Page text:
Once we explored the tunnel and talked Marc out of riding solo all the way to Randsburg, we headed North in to the Last Chance Canyon. The trail was a quick one made up mostly of a dry wash. The only real tricky part of our return was riding down the “Dry Falls”. We arrived back at camp near dusk. The wind was just mild enough to cook. The following morning was consumed with packing up and loading the machines back on to the trailer for an uneventful 5 hour drive back to the bay area.
This trip offered some of the most beautiful terrain and picturesque sights. Some of the trails we negotiated before locating the proper and well traveled ones we were looking for, were technical enough to offer some unexpected adrenaline and fun. The main trails were in good condition for the most part and provided some simple fun. A well balanced weekend of riding.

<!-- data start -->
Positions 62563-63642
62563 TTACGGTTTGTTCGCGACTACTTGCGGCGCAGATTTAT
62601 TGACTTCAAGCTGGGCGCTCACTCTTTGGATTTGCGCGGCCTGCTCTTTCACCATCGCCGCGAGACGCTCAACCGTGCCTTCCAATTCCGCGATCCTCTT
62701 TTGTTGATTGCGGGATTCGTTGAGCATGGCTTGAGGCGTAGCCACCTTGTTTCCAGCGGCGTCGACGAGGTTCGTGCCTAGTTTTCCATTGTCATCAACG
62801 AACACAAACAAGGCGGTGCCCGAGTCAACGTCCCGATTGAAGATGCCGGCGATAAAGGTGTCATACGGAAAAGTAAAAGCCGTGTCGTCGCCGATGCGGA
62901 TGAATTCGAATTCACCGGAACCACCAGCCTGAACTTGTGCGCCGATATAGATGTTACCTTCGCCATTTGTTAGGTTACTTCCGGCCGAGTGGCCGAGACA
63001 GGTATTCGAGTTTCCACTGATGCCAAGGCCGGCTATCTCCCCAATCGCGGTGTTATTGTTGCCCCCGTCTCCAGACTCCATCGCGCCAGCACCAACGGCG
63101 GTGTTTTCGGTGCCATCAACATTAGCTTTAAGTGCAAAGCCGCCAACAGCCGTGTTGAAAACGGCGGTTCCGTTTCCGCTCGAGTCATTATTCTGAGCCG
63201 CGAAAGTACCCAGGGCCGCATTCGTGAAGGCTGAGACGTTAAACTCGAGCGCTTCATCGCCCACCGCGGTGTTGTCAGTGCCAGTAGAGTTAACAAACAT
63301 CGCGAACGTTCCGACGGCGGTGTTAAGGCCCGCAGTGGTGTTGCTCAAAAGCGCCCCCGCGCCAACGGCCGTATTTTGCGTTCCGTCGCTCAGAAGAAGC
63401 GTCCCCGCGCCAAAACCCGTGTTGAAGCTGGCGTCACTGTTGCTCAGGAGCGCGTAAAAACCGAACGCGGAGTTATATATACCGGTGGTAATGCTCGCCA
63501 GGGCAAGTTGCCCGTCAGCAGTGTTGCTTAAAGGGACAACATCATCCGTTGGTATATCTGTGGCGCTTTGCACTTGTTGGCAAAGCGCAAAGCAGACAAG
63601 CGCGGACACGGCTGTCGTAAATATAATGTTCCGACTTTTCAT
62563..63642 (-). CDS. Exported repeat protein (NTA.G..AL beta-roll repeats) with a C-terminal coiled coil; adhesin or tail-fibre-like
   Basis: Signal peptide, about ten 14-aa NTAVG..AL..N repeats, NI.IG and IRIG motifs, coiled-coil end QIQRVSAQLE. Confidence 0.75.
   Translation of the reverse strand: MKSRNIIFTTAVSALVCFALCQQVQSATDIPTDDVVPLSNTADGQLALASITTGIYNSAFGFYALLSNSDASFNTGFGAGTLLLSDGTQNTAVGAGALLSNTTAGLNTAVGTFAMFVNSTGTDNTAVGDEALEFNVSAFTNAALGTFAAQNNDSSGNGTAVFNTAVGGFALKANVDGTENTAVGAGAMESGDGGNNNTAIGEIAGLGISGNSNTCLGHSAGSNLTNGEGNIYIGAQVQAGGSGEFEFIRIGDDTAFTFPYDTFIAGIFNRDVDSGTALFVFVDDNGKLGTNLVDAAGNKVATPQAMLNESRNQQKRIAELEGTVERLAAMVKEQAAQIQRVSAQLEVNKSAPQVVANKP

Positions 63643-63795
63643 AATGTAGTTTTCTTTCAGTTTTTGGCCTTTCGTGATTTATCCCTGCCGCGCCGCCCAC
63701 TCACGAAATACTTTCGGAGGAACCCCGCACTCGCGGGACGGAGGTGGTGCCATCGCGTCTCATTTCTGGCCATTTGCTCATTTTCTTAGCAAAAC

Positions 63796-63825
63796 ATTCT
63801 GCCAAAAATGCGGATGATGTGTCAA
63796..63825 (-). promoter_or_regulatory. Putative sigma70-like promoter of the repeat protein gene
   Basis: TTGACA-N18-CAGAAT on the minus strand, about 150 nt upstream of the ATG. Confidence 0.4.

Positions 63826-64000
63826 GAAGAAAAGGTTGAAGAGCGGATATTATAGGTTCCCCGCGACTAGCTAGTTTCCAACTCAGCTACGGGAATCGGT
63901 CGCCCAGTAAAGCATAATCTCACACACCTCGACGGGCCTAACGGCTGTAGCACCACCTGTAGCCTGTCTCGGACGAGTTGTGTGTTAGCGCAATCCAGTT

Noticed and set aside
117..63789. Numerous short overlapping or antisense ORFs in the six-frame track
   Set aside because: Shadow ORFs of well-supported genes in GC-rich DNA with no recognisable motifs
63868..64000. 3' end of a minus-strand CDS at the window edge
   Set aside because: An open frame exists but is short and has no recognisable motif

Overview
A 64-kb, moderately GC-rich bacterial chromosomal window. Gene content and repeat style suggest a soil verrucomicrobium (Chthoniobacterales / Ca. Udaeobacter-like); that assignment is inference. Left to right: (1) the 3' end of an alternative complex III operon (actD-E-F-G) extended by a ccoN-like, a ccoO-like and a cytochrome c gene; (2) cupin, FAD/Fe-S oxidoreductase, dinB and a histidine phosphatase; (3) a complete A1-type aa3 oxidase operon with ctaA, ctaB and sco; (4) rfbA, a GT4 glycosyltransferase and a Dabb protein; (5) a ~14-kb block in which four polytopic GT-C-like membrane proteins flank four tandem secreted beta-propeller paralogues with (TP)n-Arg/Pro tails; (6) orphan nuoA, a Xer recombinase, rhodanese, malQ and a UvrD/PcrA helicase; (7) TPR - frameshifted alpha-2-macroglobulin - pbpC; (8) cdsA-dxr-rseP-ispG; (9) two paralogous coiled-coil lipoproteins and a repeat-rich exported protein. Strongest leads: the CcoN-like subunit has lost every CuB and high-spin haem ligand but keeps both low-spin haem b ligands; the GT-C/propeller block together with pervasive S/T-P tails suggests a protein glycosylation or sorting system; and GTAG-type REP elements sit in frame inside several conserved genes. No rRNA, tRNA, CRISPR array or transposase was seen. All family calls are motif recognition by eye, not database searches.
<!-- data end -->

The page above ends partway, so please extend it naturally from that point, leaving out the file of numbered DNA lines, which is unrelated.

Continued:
1992 - 2008
Before departing on this trip we were forced to put our companion of 16 years to rest. In the last two months Tasha’s physical condition had become worse. Getting her to eat and keep on weight became an issue of concern. This trip is dedicated to her memory… Thank you Tasha for all your
unconditional love and companionship over all these years, you were a true blessing to our family…….